A month later I received a message from Charlie and we started talking. In September 2018 I had my first 2 weeks off the show and we decided to try out then. Charlie came to Toronto and we had two practices together. Of course we didn't even talk about deciding anything yet, but it was something to think about. My next break was in November and we scheduled a whole week of practices. After that we sat down and had a frank talk about what we see, what we want... That's how we became partners. When I went back to the tour I told the management about my plans and asked to be replaced. I completed my contract with Circle du Soleil till the middle of February and we started preparing to the season.

MCM: What was Charlie doing while you were touring?
LI: He took a time out of everything and just rested from the sport. He did renovations in his place. Just during my short breaks we were practicing without telling anyone about it.

MCM: You chanced the city and the coach again for your new partner. Yet another new life?
LI: Yes, I now live in Montreal. There is a great Canadian pairs school here- our main coach is Richard Gauthier. The choreographers this season are Dubreuil/Cizeron. Radford joined the team recently. There are also the jumping and acting specialists who work with us.

MCM: Tell me about your debut this season
LI: A month ago we participated a local competition in Quebec, we only did the SP. It was fine for the first skate of a new team. A couple of days ago we came back from `Finalndia Trophy' where we took the bronze. We were very satisfied with our skate and overcoming all the nerves! Then we have 2 GPs scheduled: Canada and China. Our very first skate with Charlie was in April: the local clubs took an interest in our partnership and offered to participate the exhibitions.

MCM: The lift at the end of your programme is something you took from the circus?
LI: Just the lift, the rest had to be according to the rules and the levels.

MCM: What are your plans and goals in the sports? Do you want to participate the Olympics?
LI: The goals are very global, but am a bit superstitious, so I don't want to voice them. Working in the circus I understood it's an interesting job and a secured salary. But I felt I still have something to prove in the sports. I love being myself and not play a role. I just love what I do and do what I love. I live every day my life to the full.

MCM: You moved to Canada more than 5 years ago. Have you adopted fast there?
LI: I fell in love with Canada in 2010 when we came here to a GP. I loved the environment here. Once I moved to Toronto I wanted to become part of the culture. In `Cricket' I made a lot of friends, I was one of the guys. I was hosted by a family who lived right near the rink and they helped me to adopt as well. Canada changed me mentally and my life approach. Everything is comfortable here. I started taking a lot of things easier. I love the Canadian tradition writing the `Thank you' cards to every guest who came to your party.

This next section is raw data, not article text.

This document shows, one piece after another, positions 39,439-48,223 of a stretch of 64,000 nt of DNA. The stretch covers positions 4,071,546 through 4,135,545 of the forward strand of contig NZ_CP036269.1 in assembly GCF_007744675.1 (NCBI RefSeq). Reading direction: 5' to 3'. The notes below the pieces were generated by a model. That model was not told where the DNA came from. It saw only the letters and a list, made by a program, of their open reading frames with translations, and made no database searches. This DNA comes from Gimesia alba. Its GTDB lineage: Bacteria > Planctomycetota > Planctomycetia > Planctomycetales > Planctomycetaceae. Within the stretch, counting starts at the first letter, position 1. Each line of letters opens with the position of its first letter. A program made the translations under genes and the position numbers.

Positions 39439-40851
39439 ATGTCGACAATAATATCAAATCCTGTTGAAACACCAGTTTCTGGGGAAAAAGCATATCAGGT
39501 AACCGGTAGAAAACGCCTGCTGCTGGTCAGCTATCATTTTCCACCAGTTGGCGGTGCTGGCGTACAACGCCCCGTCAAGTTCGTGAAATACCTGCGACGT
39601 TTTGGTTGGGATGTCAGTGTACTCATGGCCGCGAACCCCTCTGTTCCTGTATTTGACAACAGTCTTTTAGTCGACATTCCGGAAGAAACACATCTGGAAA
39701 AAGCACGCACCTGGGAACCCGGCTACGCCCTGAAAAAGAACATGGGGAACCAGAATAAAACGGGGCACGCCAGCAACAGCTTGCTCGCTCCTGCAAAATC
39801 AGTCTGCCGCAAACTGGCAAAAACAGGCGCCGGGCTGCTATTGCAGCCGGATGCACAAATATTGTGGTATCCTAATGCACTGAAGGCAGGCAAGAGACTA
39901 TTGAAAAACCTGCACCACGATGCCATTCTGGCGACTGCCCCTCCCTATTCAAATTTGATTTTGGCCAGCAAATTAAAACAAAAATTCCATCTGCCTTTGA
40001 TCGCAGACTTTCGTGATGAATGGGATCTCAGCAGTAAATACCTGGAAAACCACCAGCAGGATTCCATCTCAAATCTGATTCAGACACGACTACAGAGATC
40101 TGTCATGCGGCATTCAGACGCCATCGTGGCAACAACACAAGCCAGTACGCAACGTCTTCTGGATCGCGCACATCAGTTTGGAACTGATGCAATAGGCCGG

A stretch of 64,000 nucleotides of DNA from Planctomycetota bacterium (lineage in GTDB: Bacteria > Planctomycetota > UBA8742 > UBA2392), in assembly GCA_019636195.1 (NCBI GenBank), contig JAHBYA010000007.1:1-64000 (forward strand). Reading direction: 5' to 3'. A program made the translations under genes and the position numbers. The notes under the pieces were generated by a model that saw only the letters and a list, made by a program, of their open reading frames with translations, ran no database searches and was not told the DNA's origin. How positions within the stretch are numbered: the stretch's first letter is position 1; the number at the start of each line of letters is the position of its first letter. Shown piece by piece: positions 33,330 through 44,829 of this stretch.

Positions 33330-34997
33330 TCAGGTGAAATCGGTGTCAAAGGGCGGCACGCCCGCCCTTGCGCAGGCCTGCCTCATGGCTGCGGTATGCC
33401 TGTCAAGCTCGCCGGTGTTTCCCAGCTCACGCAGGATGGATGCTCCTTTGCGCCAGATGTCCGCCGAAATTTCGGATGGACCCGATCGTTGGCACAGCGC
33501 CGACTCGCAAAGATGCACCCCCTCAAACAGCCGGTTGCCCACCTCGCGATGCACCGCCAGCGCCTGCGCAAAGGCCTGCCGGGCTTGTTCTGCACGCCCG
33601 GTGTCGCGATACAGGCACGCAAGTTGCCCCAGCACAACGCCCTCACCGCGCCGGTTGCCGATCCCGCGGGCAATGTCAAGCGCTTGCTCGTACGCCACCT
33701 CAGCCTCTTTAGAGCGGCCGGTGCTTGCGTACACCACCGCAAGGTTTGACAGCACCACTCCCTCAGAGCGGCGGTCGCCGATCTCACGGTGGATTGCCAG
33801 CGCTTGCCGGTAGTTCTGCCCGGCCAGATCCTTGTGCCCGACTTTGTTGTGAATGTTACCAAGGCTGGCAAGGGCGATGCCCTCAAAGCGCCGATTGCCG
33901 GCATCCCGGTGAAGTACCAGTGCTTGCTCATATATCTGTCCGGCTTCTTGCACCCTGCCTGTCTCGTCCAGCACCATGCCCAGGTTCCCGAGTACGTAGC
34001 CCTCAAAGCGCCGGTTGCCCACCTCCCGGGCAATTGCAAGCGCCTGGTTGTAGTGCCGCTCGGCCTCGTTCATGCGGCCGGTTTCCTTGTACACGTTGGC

MCM: A year and half ago Medvedeva joined the `Cricket'. You wrote in your blog you are happy to see her there. Did you become friends?
LI: We didn't even know each other home: I left the Russian team before her time had come. Only here I met Evgenia the person. She is a lovely girl and so is her mom. We didn't get to spend a lot of time together - I left right after she joined. But I loved communicating with her. Am sure we'll meet in a competitions. By the way there were Russian speaking guys in the `Cricket' before - Tursynbaeva, Gogolev and others.

MCM: Which language do you speak on and think on?
LI: I use the language which the information is presented on. I.e. when I talk to my family or recall things - certainly Russian. Though I started forgetting some words. I communicate with the skaters and the coaches in English. Since I moved to Montreal I practice my French.

MCM: Do you visit Russia often?
LI: I haven't been home for 4 years. In 2014 I graduated the studies, then visited the next summer and that's it. I have my parents and brother back home, the last time I saw them was in Helsinki worlds - they came to see me. Of course we are constantly in contact through the messengers but we don't get to meet in person yet.

MCM: Are you in touch with anyone from your previous sports career?
LI: With my first coach Lubov Fedorchenko. I was a single skater in her group. I love her and would like to use the opportunity to say hello.

MCM: What do you do at your free time?
LI: My first years in Canada I spent all my free time learning the migration process. I had to do so much paperwork and pass the exams. Then it became easier. I now spend a lot of time with my boyfriend, teach him Russian. This summer we did the renovations in a flat near the rink, so now I can do that as well. Sometimes I do crafts and learn French.

MCM: What do you plan to do once you retire?
LI: I often think of it and don't know what to say. I want to do a lot of things but am not yet sure. I certainly want to stay in Canada. I have a Russian and the Canadian coaching certificate, so there will be work for me. But life is so unpredictable and so full of surprises I'd rather not guess much.


Thank you for the translation. Iā€™m so happy to see her joyful again. Wishing her all the every best & hopefully the new Canadian champion.